Every Tuesday, Smithee presents an article about his own experiences with credit cards and observations about the credit card industry.
Two weeks ago I introduced you to a new credit card that offers 2% cash back that is deposited into a brokerage account. Then, a few hours later, I applied for the thing. In my experience, online credit card applications always say, “get a decision in minutes!” and then they feign some sort of technical difficulty, so you have to wait for the mail, anyway.
This was no different. But waiting didn’t matter, this time. Because for once, I had no plans to use the card to “extend” my “buying power.” I’m just using it for the rewards.
I’ve long scoffed at those commercials for credit cards which advertise “rewards”, internally thinking, “Sure, whatever, airline miles. But what good is it if you’re spending $100 a month on interest?” For years, that’s what credit cards were to me: devices that stole your current money because your previous self wanted to go out to dinner instead of eating soup at home.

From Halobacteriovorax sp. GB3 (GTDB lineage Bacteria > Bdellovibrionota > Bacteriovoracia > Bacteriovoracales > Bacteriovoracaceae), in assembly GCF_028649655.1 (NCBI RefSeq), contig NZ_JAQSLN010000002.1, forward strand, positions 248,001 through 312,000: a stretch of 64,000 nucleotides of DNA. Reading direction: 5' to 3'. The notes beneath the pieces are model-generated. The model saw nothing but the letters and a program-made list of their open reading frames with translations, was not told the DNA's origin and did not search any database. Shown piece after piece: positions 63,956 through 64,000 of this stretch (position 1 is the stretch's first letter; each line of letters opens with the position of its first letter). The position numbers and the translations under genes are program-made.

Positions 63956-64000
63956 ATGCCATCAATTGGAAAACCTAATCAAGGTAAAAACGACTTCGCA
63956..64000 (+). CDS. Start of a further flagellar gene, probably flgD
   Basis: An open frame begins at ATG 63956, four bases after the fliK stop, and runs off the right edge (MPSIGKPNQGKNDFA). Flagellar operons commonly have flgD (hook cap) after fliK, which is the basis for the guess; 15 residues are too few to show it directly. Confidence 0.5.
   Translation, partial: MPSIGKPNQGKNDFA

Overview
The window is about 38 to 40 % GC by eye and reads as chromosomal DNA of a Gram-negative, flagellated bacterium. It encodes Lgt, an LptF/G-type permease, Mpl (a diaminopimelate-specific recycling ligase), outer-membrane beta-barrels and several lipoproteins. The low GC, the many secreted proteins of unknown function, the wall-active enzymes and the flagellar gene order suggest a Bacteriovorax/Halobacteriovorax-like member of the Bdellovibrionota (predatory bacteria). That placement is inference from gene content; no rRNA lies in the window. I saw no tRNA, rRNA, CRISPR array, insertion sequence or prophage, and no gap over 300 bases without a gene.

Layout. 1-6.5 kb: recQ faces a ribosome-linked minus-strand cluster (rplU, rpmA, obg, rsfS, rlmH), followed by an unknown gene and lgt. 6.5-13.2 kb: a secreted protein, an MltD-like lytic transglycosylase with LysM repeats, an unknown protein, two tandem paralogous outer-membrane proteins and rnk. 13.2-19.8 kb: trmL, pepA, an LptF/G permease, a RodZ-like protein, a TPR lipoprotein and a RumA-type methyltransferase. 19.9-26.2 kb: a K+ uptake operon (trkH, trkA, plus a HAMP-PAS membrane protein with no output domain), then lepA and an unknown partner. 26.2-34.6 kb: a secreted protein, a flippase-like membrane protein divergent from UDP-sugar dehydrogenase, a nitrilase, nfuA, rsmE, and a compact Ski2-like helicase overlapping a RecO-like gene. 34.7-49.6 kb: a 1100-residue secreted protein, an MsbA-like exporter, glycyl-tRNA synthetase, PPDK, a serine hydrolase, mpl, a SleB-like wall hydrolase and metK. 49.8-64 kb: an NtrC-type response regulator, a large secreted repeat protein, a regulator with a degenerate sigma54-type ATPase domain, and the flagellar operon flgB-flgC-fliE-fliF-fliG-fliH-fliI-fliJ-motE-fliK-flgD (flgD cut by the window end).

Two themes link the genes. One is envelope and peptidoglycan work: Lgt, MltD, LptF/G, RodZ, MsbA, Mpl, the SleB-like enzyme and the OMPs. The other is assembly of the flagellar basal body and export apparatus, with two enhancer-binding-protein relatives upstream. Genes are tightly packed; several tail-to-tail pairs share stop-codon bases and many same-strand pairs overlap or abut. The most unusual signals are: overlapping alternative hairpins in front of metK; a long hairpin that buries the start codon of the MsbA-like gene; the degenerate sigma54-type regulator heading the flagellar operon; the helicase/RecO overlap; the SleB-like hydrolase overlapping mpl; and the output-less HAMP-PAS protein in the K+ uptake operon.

I had $0.20 when I graduated college. But at least I got to go to college. I found a job quickly, but getting there meant spending money that I hadn’t earned yet. And the job did not pay well. Overwhelming credit card debt kind of snowballed from there. That was 11 years ago.
But later came ambition, smarter living, and marketable skills. Now I’m able to pay off my remaining credit card debt (roughly $6,400 right now) at a rate of $1,000 / month. It’s on a 0% card. I never charge anything on that card. But I do still pay for things. I set aside a little bit every month for lunch and movies with my wife. And lots of dog food.
So, I figure now’s an okay time to start getting in the habit of paying off one card in full every month. If it means 2% of what I’m charging gets redirected toward our future by way of investments, I can be that smart. The problem now is that I have to start learning about investing. But 2% back on my monthly charges will probably give me about a year before I have enough to buy a single share of anything. Got any advice for me that will still be good a year from now?
Published or updated December 22, 2008. If you enjoyed this article, subscribe to the RSS feed or receive daily emails. Follow @ConsumerismComm on Twitter and visit our Facebook page for more updates.